Why Detroit Tigers owner Christopher Ilitch says team has ‘win-now mentality’

Detroit Free Press

Evan Petzold | Detroit Free Press

LAKELAND, Fla. — Three years ago, Detroit Tigers owner Christopher Ilitch gazed into the stands at Joker Marchant Stadium while fielding questions about the future of the franchise. At the time, the franchise’s rebuild was in its earliest stage.

His message then: “We’re really focused on, and my vision is to ensure, that we build a franchise and a team that’s going to win over the long term and be contenders for World Series championships in the future.”

Two years ago, in 2019, Ilitch made another spring training stop. He preached patience and discipline, rather than spending for top-tier free agents, in pursuit of sustainability. The Tigers went on to lose 114 games, the second-most in team history.

One year ago, before the COVID-19 pandemic brought a halt to 2020’s camp, Ilitch tried to resonate with the fans during his annual stay in Lakeland. He explained that he understood the “frustration” but would not open his checkbook to make an expensive move until “the time is right.”

And in 2021?

“Our organization is moving forward with a win-now mentality,” Ilitch said Tuesday, leading up to the 2021 season. “It’s exciting that a lot of our top prospects are on the cusp. Obviously, there is development that needs to occur. But it doesn’t feel like it’s very far away. It’s getting closer every day.”

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In late October, Ilitch and general manager Al Avila hired AJ Hinch as manager. Simply put, Hinch wasn’t hired to sit out the playoffs in Detroit — not with four postseason appearances, two World Series berths and one championship on his resume.

There must have been a promise, or at least a concrete plan, shared between Ilitch and Hinch.

“Absolutely,” Ilitch said. “Al and myself were very clear and upfront with AJ. (We) laid out the plan, which is essentially to build up a young core of homegrown talent. Then, we will fill in and supplement through free agency as we need to. AJ understands that (and) is completely on board.

“We know this plan that can work. We’ve done it in the past in terms of rebuilding the Tigers. And we’re going to do everything that’s required to do it again.”

Still, there’s no definitive timetable for spending.

That’s somewhat understandable, considering the Tigers have plenty to figure out in 2021, with questions surrounding young players such as Casey Mize, Tarik Skubal, Matt Manning, Isaac Paredes, Jake Rogers, Daz Cameron, Willi Castro and Jeimer Candelario. Likewise, the Tigers need to discover the long-term potential of Spencer Torkelson and Riley Greene through minor league observations.

“They’re the future of our organization,” Ilitch said. “Al and his team have done excellent work to stockpile and develop a lot of young talent. And it makes me very, very confident that we have a tremendous future.”

[ Predictions for 2021 Tigers: Miguel Cabrera, prospect debuts and clarity on future ]

Ilitch also needs to see signs of Hinch’s winning culture. Hinch believes winning each day — not weeks, months or years — is of the utmost importance. Once the new values are implemented, Ilitch will feel more confident about spending big.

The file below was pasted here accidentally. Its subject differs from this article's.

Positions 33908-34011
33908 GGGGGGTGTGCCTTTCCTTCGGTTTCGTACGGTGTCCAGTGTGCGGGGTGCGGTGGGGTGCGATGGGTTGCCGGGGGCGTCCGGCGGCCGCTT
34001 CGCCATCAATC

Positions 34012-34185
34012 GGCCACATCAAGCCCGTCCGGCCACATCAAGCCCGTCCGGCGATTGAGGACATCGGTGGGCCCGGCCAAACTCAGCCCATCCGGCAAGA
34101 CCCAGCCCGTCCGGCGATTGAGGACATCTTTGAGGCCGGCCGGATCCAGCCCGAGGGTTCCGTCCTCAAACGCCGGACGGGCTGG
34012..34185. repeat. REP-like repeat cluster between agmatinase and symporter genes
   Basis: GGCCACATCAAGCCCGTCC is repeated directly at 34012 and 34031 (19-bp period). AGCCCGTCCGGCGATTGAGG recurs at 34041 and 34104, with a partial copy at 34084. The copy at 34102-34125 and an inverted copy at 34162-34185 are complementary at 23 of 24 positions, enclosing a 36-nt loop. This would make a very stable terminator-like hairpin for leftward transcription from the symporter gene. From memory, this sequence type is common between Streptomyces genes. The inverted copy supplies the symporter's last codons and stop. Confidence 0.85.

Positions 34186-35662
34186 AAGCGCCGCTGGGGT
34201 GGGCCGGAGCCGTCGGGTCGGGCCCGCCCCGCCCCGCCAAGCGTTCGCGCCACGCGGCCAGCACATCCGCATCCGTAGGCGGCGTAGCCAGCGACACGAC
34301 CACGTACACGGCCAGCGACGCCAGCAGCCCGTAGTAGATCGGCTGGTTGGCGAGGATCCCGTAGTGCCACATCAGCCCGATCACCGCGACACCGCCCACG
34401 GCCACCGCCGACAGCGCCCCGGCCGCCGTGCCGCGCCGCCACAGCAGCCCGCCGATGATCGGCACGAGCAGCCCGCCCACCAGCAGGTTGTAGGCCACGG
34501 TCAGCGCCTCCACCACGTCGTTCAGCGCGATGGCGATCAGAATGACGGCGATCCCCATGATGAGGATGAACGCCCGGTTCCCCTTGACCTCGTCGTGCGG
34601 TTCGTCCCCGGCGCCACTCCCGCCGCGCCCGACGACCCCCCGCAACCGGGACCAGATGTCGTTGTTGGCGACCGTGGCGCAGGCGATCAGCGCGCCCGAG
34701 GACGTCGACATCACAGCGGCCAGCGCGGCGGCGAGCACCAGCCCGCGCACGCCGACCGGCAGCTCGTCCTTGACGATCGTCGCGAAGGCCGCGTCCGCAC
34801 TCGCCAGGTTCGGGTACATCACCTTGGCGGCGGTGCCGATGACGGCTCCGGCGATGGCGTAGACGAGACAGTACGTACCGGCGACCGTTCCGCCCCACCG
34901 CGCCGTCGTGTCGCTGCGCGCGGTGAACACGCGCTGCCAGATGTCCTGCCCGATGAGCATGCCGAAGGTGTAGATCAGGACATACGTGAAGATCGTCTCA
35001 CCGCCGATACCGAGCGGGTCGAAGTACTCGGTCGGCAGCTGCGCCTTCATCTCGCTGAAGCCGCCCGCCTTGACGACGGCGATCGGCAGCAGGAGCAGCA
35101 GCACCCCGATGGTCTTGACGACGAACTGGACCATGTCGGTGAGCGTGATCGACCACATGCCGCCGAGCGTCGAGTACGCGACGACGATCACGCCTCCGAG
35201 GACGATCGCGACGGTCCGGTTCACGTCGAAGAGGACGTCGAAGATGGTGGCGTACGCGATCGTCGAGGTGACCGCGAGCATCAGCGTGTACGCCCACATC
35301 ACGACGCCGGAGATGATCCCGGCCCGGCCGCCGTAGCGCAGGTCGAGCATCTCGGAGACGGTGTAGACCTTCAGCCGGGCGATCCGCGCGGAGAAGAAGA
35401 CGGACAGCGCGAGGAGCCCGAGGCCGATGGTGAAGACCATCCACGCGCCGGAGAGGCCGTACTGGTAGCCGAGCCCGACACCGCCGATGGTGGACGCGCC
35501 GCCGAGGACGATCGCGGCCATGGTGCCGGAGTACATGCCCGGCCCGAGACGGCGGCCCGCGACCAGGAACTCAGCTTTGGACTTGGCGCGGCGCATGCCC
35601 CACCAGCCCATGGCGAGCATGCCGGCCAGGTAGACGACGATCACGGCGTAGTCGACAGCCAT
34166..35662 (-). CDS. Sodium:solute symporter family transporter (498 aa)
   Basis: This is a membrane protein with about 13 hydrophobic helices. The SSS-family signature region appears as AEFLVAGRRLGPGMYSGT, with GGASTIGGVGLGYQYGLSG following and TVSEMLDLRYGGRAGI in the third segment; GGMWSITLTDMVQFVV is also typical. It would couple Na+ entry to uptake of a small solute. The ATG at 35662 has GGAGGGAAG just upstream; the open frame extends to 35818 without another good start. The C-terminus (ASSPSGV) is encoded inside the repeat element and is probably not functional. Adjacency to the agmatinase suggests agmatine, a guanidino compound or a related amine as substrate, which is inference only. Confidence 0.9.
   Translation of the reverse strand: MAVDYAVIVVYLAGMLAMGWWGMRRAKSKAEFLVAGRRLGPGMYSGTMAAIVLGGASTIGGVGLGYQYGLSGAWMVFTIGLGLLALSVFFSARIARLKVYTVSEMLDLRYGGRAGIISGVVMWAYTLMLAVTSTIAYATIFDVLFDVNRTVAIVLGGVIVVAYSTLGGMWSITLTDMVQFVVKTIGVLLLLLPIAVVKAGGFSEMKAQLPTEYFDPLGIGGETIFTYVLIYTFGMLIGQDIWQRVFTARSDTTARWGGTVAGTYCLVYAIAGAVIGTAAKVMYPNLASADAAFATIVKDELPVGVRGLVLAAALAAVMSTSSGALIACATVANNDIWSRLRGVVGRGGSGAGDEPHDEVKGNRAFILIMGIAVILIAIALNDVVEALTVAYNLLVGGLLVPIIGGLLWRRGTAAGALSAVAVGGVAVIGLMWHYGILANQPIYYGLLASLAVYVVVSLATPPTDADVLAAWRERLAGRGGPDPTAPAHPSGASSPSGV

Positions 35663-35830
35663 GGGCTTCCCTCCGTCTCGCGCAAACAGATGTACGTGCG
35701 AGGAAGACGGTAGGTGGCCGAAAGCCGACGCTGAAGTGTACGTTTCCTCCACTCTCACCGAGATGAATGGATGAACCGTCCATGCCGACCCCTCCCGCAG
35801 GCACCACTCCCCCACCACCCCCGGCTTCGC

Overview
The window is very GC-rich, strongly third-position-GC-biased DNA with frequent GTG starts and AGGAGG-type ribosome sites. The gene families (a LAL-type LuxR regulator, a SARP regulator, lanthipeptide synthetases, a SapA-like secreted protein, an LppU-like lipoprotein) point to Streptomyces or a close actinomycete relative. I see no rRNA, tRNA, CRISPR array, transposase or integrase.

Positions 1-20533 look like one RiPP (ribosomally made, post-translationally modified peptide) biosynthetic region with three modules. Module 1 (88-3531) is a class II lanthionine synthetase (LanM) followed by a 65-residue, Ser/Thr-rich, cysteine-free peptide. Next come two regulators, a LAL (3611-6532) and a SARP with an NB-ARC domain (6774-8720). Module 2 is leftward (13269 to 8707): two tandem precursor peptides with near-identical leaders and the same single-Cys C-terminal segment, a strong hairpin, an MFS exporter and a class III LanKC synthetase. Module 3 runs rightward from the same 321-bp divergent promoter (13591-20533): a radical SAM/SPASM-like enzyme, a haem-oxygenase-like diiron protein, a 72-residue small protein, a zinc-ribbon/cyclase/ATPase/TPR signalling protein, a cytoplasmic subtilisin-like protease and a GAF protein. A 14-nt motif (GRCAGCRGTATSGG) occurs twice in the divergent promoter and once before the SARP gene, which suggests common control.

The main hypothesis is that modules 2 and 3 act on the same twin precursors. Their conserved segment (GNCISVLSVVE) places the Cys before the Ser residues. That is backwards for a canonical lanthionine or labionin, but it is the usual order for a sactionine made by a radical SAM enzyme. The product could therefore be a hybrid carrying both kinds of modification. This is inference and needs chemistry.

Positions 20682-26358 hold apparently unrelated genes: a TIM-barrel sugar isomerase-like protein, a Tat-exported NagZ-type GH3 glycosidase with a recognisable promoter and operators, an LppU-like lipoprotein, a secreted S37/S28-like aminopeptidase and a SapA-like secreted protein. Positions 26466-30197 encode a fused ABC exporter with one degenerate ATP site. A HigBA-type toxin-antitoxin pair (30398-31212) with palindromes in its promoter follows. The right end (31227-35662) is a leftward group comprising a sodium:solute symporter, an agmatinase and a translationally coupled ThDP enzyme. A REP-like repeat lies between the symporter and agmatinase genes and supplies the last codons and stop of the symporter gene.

“Oftentimes, people will think that only exists in the clubhouse or amongst the players,” Ilitch said. “But really, that winning culture needs to permeate every person, every square inch of our organization. Only then will we be able to win on the field consistently.”

This offseason, the Tigers signed outfielder Robbie Grossman to a two-year, $10 million contract. It was the first multi-year signing by the Tigers since the 2015-16 offseason, when they inked Jordan Zimmermann, Mike Pelfrey, Mark Lowe and Justin Upton.

Since then, the organization has opted for short-term solutions amid the rebuild.

[ What the Tigers are telling us about the future with the Robbie Grossman signing ]

Even so, Ilitch spent a mere $16.25 million on five players — Grossman, second baseman Jonathan Schoop, right-hander Jose Urena, catcher Wilson Ramos and outfielder Nomar Mazara — for the 2021 season to upgrade the team.

To compare, outfielder Michael Brantley got a two-year, $32 million contract from the Houston Astros, with $16 million coming in 2021. The Tigers, operating on a tight budget, didn’t think about paying a player that much for one season.

“I look at it as being disciplined this year and resisting an urge to really try to step up,” Avila said Dec. 13 outside The Corner Ballpark, the old site of Tiger Stadium. “The last thing we want to do is go out and spend some money that we’re trying to get rid of next year or the year after that.”

So, what happens next?

In a perfect world, the Tigers will place all seven of their top prospects, by MLB Pipeline‘s rankings, in the majors for 2022: Torkelson, Mize, Manning, Greene, Skubal, Paredes and Cameron.

If the plan is to round off the roster with prized free agents, there likely won’s be a better time than the upcoming winter to jumpstart the process. A slew of esteemed shortstops (Trevor Story, Corey Seager, Carlos Correa, Francisco Lindor and Javier Baez) are scheduled to enter the market, along with former Detroit pitchers Justin Verlander and Max Scherzer.

Ilitch won’t say when the Tigers are going to spend.

But he promises the time to do so is coming soon.

“The future is bright,” Ilitch said.

Evan Petzold is a sports reporter at the Detroit Free Press. Contact him at epetzold@freepress.com or follow him on Twitter @EvanPetzold.

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